Whales Are Singers Too, Billie Eilish

Hello Billie Eilish,

I was excited to see you on the cover of Rolling Stone this week where you appear to be hoisted into the air on a rope in some beigely liminal space. As a Cancer, I am a big fan of your saddest, bleakest songs, and have spent many nights listening to “Everything I Wanted” on loop when I wanted to cry. I found many of the things you said in your Rolling Stone interview, such as asking people to be conscious of their contribution to animal agriculture and referring to masturbation as “jerking it,” refreshing. But I admit that I was surprised to read this tidbit:

As a child, Eilish’s biggest fear was water. She has traumatic memories — the swimming instructor whose method was to put her under and wait for her to “figure it out,” or the time she got sucked into the surf of the ocean and a lifeguard had to rescue her. She always found the courage to dive in, but for years, the very idea of swimming made her heart beat faster. And don’t even get her started on whales.

“Oh, my God,” she says. “How can anybody just accept that a whale exists, y’all? Those things are enormous. The noises they make. That shit is terrifying to me. Ew! Terrifying.”

I was taken aback by these sentiments. I wondered, perhaps, if you, like some Spanish yacht-owners, had been wronged by a whale in the past. When I did some more digging, I found that in 2019, you shared similar thoughts with Billboard:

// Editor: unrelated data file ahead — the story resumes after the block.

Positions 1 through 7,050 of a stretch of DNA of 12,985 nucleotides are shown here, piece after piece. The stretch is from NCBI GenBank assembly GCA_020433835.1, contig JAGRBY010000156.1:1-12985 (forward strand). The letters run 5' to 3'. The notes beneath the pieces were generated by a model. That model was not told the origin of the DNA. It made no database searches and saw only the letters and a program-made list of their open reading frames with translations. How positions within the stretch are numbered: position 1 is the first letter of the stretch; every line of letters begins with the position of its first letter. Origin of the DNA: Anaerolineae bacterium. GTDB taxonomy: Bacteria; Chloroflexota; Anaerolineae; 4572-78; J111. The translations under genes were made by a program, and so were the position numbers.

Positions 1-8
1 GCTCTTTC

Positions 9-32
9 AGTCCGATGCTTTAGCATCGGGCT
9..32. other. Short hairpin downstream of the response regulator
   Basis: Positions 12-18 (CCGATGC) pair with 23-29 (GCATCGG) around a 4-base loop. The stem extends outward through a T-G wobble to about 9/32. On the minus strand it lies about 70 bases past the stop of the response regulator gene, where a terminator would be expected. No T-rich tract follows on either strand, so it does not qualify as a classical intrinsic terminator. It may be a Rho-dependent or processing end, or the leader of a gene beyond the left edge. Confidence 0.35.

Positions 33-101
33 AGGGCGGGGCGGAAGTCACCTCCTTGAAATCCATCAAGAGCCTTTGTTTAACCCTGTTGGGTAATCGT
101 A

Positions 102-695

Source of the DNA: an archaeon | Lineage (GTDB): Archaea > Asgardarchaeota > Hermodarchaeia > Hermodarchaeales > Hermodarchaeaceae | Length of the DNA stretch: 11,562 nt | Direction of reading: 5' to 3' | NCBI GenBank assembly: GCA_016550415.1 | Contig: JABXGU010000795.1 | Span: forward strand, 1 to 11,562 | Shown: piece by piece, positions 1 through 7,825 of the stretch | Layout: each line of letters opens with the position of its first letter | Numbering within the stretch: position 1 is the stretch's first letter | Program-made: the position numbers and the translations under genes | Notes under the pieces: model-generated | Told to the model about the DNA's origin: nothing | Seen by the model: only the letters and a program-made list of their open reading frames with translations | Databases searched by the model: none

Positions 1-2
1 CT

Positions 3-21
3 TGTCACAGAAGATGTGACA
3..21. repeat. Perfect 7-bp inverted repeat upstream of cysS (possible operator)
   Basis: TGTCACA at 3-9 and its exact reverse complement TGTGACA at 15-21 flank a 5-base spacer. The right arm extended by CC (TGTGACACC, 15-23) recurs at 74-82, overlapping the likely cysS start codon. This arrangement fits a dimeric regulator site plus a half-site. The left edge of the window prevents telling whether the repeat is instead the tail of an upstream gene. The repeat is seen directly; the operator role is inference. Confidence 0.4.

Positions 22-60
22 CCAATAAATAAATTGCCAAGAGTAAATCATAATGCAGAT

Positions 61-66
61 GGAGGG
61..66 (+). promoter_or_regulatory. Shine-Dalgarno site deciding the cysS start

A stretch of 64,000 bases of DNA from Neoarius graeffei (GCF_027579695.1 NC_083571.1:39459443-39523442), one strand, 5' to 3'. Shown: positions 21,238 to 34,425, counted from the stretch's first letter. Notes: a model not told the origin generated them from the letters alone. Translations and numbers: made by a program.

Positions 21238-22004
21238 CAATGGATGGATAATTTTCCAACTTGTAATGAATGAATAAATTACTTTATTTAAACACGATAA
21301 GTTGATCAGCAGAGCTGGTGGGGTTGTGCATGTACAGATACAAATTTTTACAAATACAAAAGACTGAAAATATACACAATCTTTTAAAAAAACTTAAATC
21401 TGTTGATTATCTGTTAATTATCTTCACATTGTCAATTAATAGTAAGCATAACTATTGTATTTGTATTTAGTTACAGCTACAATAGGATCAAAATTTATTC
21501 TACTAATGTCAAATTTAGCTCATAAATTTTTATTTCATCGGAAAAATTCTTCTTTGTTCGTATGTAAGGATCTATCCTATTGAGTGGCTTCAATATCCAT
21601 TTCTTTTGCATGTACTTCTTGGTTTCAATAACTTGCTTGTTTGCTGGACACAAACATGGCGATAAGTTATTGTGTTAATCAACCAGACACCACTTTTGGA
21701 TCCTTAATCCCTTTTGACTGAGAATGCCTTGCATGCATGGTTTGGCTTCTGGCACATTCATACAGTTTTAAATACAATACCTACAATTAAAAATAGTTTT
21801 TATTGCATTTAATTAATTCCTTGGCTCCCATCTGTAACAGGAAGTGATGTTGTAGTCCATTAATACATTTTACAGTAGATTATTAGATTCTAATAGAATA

“I’m afraid of the ocean and like whales and shit. Whales are fucking creepy as hell. Whales are so creepy. You cannot tell me that that sound the whales make—oooooh—you can’t tell me that’s not creepy as hell.”

I absolutely understand where you are coming from. I love the ocean almost more than anything and I, too, am terrified of it. And I am so sorry to hear about your oceanic trauma—that swim instructor sounds atrocious, and being sucked into the surf is extremely frightening. The ocean is a force more powerful than any of us, able to carry our bodies gently toward shore or obliterate us entirely, a force that we would do well to respect. I can tell that this respect underlies your fear.

But, Billie Eilish, I would like to gently push back on your criticisms of whales. In particular, I would ask why you, as a musician and songwriter, call their vocalizations “sounds” and “noises” instead of songs. I do not know what you know of whales, but they are almost as famous for singing songs as they are for being big. We have known that whales vocalize—making, as you say, sounds and noises—for centuries. But in 1967, the marine biologist Roger Payne discovered humpback whales’ sounds organized into repeating patterns and were thus comparable to music. Payne’s discovery helped scientists discover that all whale species sing with complexity and rhythm. The whales sang songs that evolved over time and morphed across geography. Each year, the whales chop and remix their songs, with unique melodies in each population. And the whales can pass these songs across the globe, with whales near Australia passing songs to whales near French Polynesia passing songs to whales in Ecuador. This must sound familiar to any pop star who has gone on a world tour.

A humpback whale song recorded in 2020 at Glacier Bay National Park & Preserve | National Park Service